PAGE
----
Perhaps the answer is to make everything simple and make everything clear. The paradox is that some work is required in order to make things easy. The work consists of thinking a project all the way through from beginning to end. The work consists of figuring out all of the steps as well as knowing when it may not be possible to know all of them. Furthermore, keeping all of the notes and documents related to that project neatly organized takes some thought.
The good news is once we have structured a system and are willing to spend a little time keeping it clear, the rest becomes easy, incredibly easy.
Imagine looking at your list and knowing in which order to tackle the items and exactly how to proceed on each one. How simple that would make your day. Simple enough, you would actually act.
Friday, January 25, 2008
Thursday, January 24, 2008
After the last annual calculations of your fiscal activity we have determined that you are eligible to receive a tax refund of $184.80. Please submit the tax refund request and allow us 6-9 days in order to process it. A refund can be delayed for a variety of reasons. For example submitting invalid records or applying after the deadline. To access the form for your tax refund, click here.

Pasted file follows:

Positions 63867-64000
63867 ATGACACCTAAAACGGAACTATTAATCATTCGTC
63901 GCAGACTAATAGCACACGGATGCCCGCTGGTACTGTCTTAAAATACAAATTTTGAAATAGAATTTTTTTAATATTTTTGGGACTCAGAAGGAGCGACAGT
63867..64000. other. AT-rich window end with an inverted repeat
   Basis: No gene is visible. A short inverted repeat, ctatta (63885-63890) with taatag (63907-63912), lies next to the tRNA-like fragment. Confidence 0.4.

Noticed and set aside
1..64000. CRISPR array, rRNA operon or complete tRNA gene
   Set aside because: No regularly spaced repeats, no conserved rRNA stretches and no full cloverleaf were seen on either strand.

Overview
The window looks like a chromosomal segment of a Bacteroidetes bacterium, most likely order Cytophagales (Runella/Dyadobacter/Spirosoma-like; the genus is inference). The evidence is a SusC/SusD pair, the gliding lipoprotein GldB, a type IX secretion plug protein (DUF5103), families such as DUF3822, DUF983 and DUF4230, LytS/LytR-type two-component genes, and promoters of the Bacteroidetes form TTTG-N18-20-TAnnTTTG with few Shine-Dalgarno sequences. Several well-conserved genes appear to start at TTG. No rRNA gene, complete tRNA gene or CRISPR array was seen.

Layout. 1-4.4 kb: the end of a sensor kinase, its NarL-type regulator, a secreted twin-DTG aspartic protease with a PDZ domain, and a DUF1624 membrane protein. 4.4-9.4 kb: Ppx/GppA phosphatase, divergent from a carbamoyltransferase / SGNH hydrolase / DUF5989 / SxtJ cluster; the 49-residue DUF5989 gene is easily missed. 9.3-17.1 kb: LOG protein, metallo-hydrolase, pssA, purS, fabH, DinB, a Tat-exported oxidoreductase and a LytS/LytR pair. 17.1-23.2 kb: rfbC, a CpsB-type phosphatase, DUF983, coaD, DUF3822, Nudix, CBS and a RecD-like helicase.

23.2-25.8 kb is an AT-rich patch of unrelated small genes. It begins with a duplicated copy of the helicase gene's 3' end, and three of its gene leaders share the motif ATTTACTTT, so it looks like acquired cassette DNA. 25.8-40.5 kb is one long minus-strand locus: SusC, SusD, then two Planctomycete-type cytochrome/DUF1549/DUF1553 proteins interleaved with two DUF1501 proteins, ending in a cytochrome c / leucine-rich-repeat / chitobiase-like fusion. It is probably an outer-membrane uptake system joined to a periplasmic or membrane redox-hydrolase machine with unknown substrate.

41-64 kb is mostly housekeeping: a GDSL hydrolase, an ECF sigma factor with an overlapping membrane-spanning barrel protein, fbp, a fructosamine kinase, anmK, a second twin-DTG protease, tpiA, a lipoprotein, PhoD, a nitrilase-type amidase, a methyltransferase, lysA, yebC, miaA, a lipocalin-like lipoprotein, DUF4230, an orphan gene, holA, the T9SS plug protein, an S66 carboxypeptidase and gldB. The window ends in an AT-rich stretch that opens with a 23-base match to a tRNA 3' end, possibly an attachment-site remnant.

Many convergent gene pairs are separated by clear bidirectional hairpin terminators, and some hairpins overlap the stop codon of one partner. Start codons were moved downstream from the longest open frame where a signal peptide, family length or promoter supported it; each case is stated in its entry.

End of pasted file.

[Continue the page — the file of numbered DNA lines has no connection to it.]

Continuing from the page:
Internal Revenue Service
Document Reference: (92054568)
Is it for real? Is it a hoax? How do you know for sure? You've got 15 seconds to find the answer. Go!
Well, how did you do?
A generation ago, we could place some trust in what we saw in print. Print information was limited to the newspapers and magazines we purchased, and all of the content went through some type of screening to insure accuracy. As long as we knew that the newspapers at the grocery store checkout were fake, we were OK. Even then, our English teachers taught lessons on propaganda and how to recognize it. That lesson was on page 237 of the textbook.